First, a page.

Project Fast Facts
  • County: Alamance
  • Type of Project: Railroad Improvement (Passing Siding)
  • STIP Number: P-5205
  • Estimated Construction Cost:
    $13.4 million
  • Start of Construction:
    October 2013
  • Completion of Construction:
    May 2016
Graham to Haw River Railroad Improvements Logo

Description

This project involves improving the existing tracks along the North Carolina Railroad (NCRR) corridor in Alamance County. The improvements include adding a passing siding track, which will allow trains to pass one another and increase railroad capacity and service reliability. This will eliminate the current bottleneck along a 22-mile stretch of tracks without any passing siding or double track. The project will also realign curves and reconstruct the track west of Haw River, allowing increased train speeds and reduced travel times for passenger service.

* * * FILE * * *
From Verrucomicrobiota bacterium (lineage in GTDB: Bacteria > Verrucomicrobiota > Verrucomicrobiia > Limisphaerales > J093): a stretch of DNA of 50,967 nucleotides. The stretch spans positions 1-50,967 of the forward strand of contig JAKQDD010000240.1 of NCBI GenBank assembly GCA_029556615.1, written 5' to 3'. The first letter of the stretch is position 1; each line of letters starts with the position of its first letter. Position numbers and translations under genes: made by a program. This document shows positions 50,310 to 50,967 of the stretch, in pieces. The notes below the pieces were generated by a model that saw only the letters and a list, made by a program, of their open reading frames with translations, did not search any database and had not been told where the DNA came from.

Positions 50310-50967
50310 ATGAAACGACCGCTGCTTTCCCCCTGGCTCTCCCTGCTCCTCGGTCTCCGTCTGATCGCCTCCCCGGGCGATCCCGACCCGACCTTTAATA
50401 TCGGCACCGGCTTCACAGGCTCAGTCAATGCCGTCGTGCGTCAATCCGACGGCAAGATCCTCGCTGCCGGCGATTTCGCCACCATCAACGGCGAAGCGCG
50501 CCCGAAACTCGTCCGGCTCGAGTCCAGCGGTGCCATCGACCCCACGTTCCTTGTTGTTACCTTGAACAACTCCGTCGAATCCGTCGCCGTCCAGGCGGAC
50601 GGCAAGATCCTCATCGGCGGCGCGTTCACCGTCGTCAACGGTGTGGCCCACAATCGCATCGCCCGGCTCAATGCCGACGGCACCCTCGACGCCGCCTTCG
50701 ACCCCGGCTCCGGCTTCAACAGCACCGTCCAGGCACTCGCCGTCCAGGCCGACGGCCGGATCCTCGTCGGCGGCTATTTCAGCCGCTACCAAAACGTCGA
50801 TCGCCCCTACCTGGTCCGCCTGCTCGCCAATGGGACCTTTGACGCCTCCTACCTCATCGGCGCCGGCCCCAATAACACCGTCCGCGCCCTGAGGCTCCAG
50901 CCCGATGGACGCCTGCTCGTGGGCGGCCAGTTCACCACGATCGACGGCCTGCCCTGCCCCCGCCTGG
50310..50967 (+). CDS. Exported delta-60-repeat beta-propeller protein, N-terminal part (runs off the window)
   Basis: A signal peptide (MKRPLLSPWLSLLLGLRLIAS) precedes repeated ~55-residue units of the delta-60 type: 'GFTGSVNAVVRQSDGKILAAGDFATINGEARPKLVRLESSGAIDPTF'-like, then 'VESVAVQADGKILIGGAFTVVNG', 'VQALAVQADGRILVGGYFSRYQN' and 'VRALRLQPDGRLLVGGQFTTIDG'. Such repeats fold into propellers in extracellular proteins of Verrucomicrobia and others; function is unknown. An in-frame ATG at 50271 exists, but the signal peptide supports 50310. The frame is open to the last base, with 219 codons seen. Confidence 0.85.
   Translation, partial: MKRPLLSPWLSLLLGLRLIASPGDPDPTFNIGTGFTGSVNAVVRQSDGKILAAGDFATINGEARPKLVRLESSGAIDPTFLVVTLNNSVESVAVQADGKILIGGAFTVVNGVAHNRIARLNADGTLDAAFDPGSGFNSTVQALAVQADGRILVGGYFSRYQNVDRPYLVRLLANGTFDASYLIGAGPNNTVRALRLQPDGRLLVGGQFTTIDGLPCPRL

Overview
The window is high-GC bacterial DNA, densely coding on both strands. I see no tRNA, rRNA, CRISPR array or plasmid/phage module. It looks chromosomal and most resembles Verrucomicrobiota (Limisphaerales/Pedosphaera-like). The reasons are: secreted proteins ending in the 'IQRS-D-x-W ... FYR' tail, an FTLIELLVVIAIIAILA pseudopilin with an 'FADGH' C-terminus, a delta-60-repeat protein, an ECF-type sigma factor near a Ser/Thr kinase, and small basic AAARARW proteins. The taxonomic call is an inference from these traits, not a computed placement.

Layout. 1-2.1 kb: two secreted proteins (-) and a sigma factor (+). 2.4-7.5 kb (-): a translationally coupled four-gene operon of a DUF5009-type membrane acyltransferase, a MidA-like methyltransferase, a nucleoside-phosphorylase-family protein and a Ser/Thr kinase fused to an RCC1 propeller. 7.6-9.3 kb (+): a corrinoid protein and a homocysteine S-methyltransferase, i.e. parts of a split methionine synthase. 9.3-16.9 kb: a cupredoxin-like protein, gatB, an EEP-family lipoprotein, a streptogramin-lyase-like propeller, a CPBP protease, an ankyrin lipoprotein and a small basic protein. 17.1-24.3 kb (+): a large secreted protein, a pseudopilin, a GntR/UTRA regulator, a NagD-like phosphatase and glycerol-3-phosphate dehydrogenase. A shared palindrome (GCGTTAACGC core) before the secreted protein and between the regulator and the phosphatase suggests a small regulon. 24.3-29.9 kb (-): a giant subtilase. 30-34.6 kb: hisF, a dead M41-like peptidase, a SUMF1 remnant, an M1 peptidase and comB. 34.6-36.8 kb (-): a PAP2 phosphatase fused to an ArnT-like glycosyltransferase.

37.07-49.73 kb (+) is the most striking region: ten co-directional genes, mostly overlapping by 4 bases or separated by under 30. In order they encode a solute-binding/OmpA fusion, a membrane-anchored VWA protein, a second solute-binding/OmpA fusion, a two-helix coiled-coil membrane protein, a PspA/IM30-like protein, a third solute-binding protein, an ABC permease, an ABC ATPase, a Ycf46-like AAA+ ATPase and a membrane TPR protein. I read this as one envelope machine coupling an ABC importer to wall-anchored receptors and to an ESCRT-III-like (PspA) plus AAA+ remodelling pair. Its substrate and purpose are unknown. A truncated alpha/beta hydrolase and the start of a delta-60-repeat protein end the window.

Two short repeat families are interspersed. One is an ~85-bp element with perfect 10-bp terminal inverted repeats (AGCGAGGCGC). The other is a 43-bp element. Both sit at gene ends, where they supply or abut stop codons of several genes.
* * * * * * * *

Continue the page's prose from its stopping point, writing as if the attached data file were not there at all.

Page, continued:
This project is among improvements to the NCRR corridor between Raleigh and Charlotte to increase railroad capacity, efficiency, and safety.

News and Updates


  • This project was advertised and bid with contract awarded in September 2013.
  • Project is currently under construction.
  • Proposed project completion date is May 2016.

News Releases

  • Currently, no recent news releases.

Project Highlights

  • Adding a passing siding track to allow trains to pass at more frequent locations, reducing congestion, increasing capacity and reliability, and decreasing travel time between Raleigh and Charlotte.
  • Eliminate current bottleneck along a 22-mile stretch of tracks without any passing siding or double track.
  • Reconstruct curves to improve track speeds, improving operating efficiency, and reduce travel times between Raleigh and Charlotte.
  • Improve Pomeroy Street at-grade crossing.

Contact Information

Chris Kirkman, PE

  • Email: Contact Us
  • Phone: (336) 570-6830
  • Address: 115 E. Crescent Square Dr., Graham, NC 27253

Resources for Local Property Owners

In many cases, it is inevitable that a certain amount of private property must be acquired. The displacement of homes and businesses is minimized to the extent practicable. The following brochures will answer questions about this process.